General practices have been urged to improve their paediatric expertise and provide opening hours that meet the needs of working parents.
According to the charity National Children's Bureau, these measures could help reduce avoidable child deaths and relieve the increasing burden on A&E services.
Its report Opening the door to better healthcare found young people have a poorer experience of GP services than adults and parents are turning to A&E and hospital specialists because they feel GP practices cannot meet their child's needs.
The report revealed attendance at A&E by under 16-year olds has risen 35 per cent in the past five years, placing 'considerable burden' on services that should only be accessed for emergency care.
Where families are keen to put their trust in their local practice, health professionals are 'seldom available' at the hours families require, encouraging them to go to A&E instead, the report found.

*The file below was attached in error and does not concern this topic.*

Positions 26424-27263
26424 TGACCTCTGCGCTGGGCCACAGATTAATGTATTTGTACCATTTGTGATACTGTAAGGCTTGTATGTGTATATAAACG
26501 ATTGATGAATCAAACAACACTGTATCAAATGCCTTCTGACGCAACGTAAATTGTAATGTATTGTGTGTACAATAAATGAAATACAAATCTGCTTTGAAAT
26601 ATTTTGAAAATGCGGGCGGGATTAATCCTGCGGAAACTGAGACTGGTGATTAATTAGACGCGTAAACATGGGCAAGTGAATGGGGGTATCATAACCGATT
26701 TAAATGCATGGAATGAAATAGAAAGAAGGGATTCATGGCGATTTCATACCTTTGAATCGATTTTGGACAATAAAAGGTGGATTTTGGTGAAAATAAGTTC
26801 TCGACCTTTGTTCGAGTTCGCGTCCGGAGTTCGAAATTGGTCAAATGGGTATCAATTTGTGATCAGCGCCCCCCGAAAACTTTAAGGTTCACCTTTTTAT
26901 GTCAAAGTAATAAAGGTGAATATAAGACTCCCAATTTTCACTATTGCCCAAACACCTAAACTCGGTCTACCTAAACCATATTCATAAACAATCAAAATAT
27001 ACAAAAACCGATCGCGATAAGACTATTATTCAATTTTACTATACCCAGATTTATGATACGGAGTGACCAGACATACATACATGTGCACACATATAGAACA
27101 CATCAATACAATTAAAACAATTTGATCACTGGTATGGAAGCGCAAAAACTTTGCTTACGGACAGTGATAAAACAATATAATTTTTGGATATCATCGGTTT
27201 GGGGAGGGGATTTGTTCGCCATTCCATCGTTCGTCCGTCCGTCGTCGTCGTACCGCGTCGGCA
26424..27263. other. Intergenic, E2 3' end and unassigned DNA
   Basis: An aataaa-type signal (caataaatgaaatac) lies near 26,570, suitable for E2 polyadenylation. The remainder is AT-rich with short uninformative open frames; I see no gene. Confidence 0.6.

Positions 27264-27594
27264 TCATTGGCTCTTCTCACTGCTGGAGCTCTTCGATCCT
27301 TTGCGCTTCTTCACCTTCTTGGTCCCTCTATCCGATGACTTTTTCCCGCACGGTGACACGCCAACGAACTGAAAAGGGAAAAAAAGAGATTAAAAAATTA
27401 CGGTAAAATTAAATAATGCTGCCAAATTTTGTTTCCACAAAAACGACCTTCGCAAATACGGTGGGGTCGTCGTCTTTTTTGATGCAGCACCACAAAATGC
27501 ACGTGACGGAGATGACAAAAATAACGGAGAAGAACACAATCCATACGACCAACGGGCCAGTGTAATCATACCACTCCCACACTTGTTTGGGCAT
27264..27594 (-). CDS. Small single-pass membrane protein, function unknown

Yorkshire advanced nurse practitioner Ghislaine Young said many GP practices already open early and offer late appointments to accommodate parents, but admitted there could be improvements to nursing expertise in paediatrics.
'Modern nurse education is often either adult or paediatric, so a practice nurse could never have had paediatric training,' she said. 'This is appalling and needs to change.'
In a bid to improve care, Central Eastern Commissioning Support Unit is piloting a portal to enable GPs to view information about children deemed at risk. Data will include demographics, names of a child's family members and recent A&E attendances, to enable clinicians to make joined-up decisions
Data is also taken from its Community Information System used by health visitors and school nurses.